So I do a bit of web development, and of course have developed all 3 my own sites numerous times. I’m currently using Jekyll for my own sites (TerminalAddict.com, Loudas.com, and Paulwillard.nz), you can read about it here: Jekyll Getting Started.
I want to talk about validation.

Not all web browser are equal

This is straight from the w3 website:

While contemporary Web browsers do an increasingly good job of parsing even the worst HTML “tag soup”, some errors are not always caught gracefully. Very often, different software on different platforms will not handle errors in a similar fashion, making it extremely difficult to apply style or layout consistently.
Using standard, interoperable markup and stylesheets, on the other hand, offers a much greater chance of having one’s page handled consistently across platforms and user-agents. Indeed, most developers creating rich Web applications know that reliable scripting needs the document to be parsed by User-Agents without any unexpected error, and will make sure that their markup and CSS is validated before creating a rich interactive layer.
When surveyed, a large majority of Web professionals will state that validation errors is the first thing they will check whenever they run into a Web styling or scripting bug.

Basically, all browsers suck somehow. None of them do the right things, and they are always arguing about who is doing it right, and who is doing it wrong; boring !!

What I do

I try to write valid code ! It’s really simple.
Simple things like closing all your tags, creating valid headers, using & instead of &.

I use a few tools to check my work:

This little tool installs as part of the Chrome developer tools, and is a simple, quick test, of whether you’ve produced valid html.
This tool uses HTML-Tidy in the background. 1

HTML-Tidy.png

This is a fantastic tool, but interestingly, returns different results to the previous mentioned tool; it must use a different validation tool, or whatever.
Absolutely use this during development, and before signing off as complete, on any web project. 2

Here’s a quote from Google:

Google Search works hard to understand the content of a page. You can help us by providing explicit clues about the meaning of a page to Google by including structured data on the page.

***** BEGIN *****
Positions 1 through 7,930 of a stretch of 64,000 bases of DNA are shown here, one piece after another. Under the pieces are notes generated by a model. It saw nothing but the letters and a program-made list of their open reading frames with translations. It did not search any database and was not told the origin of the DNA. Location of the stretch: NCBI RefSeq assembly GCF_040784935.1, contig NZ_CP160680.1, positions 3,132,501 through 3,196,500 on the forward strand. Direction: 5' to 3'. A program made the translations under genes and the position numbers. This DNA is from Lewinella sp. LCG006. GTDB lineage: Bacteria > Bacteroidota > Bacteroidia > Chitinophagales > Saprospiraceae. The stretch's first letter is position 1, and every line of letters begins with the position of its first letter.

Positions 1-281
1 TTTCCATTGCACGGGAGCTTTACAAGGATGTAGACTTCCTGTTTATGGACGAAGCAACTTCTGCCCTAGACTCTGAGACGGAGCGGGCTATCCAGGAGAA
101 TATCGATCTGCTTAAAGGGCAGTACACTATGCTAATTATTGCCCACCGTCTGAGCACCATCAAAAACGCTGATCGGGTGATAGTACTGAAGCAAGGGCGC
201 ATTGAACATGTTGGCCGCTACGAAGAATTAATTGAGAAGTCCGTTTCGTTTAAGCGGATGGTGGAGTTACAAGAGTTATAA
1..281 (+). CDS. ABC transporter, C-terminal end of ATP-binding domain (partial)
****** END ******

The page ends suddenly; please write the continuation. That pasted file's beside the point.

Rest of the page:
So Structured Data lets you define and describe your website data. I use this extensively at Loudas.com, as the data is “bloggy”, and it’s used fairly heavily here too.

  • Chrome “Lighthouse test”

In the Chrome developer tools there is a tab titled “Audits”. This uses a chrome tool called lighthouse.
This is awesome! Not only does it test validity of your website, but also suggested ways to make your website faster.

Lighthouse-tests.png

Challenge yourself to see if you can get 100% across all tests. But here’s a warning, you’re going to learn about 3ServiceWorkers if you don’t already know about them.

The Benefits

Well this is also simple; things tend to work better when they’re using a standard.
You’ll likely come across less browser based bugs. But as I mentioned earlier, all browsers suck, so the key word here is likely :)
Plus, you can gloat on forums about how awesome your website is, and how somebody elses is rubbish.

Actually, don’t do that last one, instead just send them this link, and say something like “bro, want some help?”.

Conclusion

Do better work that meets standards :) there are heaps of tools to help you out along the way.

Got some cool tools you use? Drop me a comment and let me know.

  1. The HTML Validator extension has started causing an error in the console: Unchecked runtime.lastError: The message port closed before a response was received. 

  2. Some of my “paid” work is terrible ! The customers don’t seem to value validation, and therefore won’t pay for my time to work through errors in their web apps (read: Wordpress installs). 

  3. I use Google Chrome - Workbox as my ServiceWorker, you can read through my source to see how I use it. 

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